allowing credit on appeal, though defendant failed to apply for credit upon conviction in the trial court, where no indication of clerk notification as required by statuteSummary of this case from People v. Woodard
Opinion filed September 14, 1979.
APPEAL from the Circuit Court of Jefferson County; the Hon. BRUCE D. IRISH, Judge, presiding.
Richard J. Wilson and Jeffrey D. Foust, both of State Appellate Defender's Office, of Springfield, for appellant.
James E. Dull, State's Attorney, of Mt. Vernon (Raymond F. Buckley, Jr., and Stephen J. Maassen, both of State's Attorneys Appellate Service Commission, of counsel), for the People.
Following a jury trial in the Circuit Court of Jefferson County, defendant, Charles Winkler, was convicted of theft under $150 and sentenced to one year probation on condition that he pay a $250 fine and all costs, including those of the jury. Defendant appeals from his sentence contending that the imposition of jury costs as a condition of probation was not authorized by statute and was therefore improper. We agree.
• 1, 2 In our recent decision of People v. Kluck (1979), 70 Ill. App.3d 582, 388 N.E.2d 918, we held that jurors' fees and expenses were not includable as "costs of prosecution" under section 13 of division XIV of the Criminal Code of 1874 (Ill. Rev. Stat. 1977, ch. 38, par. 180-3) and therefore could not be imposed as a condition of probation in the absence of a statute authorizing such action. The State now argues that subsections (b)(2) and (b)(9) of section 5-6-3 of the Unified Code of Corrections (Ill. Rev. Stat. 1978 Supp., ch. 38, par. 1005-6-3(b)(2) and (b)(9)) permit the assessment of jury costs against the defendant as an incident of probation. Subsections (b)(2) and (b)(9) provide that:
"The Court may in addition to other reasonable conditions relating to the nature of the offense or the rehabilitation of the defendant as determined for each defendant in the proper discretion of the court require that the person:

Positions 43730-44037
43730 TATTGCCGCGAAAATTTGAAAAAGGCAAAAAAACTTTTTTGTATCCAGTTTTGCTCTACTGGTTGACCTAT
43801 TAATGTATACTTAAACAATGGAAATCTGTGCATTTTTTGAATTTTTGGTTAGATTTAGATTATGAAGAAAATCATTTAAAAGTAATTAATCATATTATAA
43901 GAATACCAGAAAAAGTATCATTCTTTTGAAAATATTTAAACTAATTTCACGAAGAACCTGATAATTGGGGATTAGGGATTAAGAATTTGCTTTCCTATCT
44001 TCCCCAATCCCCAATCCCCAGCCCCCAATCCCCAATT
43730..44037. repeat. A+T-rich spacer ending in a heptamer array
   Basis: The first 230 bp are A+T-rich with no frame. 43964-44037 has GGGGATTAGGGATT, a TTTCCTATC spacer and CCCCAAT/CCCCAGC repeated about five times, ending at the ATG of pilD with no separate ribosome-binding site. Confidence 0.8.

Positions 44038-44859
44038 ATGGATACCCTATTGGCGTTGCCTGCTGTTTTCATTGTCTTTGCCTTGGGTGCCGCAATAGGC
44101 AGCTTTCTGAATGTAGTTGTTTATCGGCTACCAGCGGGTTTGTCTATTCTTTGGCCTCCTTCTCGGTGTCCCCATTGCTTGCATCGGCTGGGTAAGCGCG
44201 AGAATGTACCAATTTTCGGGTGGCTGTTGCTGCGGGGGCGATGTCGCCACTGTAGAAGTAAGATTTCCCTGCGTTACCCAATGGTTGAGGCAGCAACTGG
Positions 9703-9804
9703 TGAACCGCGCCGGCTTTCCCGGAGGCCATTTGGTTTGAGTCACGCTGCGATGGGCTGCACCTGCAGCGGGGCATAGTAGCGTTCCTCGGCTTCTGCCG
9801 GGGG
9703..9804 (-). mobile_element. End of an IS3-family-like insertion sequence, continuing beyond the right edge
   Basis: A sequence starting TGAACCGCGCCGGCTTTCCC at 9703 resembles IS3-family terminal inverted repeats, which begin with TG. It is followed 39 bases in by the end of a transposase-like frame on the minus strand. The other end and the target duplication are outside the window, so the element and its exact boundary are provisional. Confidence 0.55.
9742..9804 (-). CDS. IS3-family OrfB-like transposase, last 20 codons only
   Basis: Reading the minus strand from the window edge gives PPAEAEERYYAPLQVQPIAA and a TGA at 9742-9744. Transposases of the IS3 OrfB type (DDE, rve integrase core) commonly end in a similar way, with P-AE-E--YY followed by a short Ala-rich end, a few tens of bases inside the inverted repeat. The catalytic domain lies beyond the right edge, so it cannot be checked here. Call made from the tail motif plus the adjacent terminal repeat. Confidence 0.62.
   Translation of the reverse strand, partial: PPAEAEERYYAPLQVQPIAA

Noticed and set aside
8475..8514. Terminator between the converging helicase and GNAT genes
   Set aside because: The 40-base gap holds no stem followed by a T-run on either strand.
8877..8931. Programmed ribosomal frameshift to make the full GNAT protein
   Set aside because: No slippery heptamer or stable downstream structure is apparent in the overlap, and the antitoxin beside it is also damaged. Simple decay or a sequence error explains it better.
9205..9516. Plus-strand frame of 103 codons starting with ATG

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(2) pay the fine and costs;
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(9) make restitution in an amount not to exceed actual out of pocket expenses or loss proximately caused by the conduct of the defendant."
While such provisions permit the imposition of court costs (see People v. Vaughn, No. 78-287, Fifth Dist., filed July 31, 1979) and an award of restitution for the loss suffered by the victim of the offense as conditions of probation, they do not expressly authorize the assessment of jury fees and expenses in such a situation. As stated in Kluck, "The allowance and recovery of costs, being unknown at common law rests entirely upon the statutory provisions, which must be strictly construed." ( 70 Ill. App.3d 582, 584, 388 N.E.2d 918; see also People v. Nicholls (1978), 71 Ill.2d 166, 374 N.E.2d 194.) Accordingly, we believe that the imposition of jury costs as an incident of probation "is a matter for legislative enactment rather than judicial fiat." People v. Kluck (1979), 70 Ill. App.3d 582, 584, 388 N.E.2d 918.
• 3 Defendant also argues that he is entitled under section 110-14 of the Code of Criminal Procedure (Ill. Rev. Stat. 1977, ch. 38, par. 110-14) to a reduction in his $250 fine for the time served in jail prior to his conviction. This section provides that:
"Any person incarcerated on a bailable offense who does not supply bail and against whom a fine is levied on conviction of such offense shall be allowed a credit of $5 for each day so incarcerated upon application of the defendant. The clerk of the court shall notify the defendant in writing of this provision of the Act at the time he is convicted."
The facts established that defendant was arrested on March 24, 1978, and released four days later on his own recognizance. He now contends that his fine must be reduced by $20 for the four days he spent in jail. We agree. The apparent purpose of section 110-14 is to allow a defendant credit against his fine for the time he spent in custody prior to posting bond or being released on his own recognizance. (Compare Ill. Rev. Stat. 1978 Supp., ch. 38, par. 1005-8-7(b).) Any contrary interpretation of this provision would preclude an accused, who was eventually released on his own recognizance, from receiving credit on a fine imposed upon conviction even though he may have spent as much time in custody prior to trial as a convicted defendant who is permitted a credit against his fine because he was unable to post bond. Although the present defendant failed to apply for the credit upon conviction in the trial court, we do not believe he should be denied such credit where there is no indication that the clerk of the court notified defendant in writing of this provision as required by statute.
For the reasons stated, the judgment of the Circuit Court of Jefferson County is affirmed as modified.
Affirmed as modified.
JONES and KASSERMAN, JJ., concur.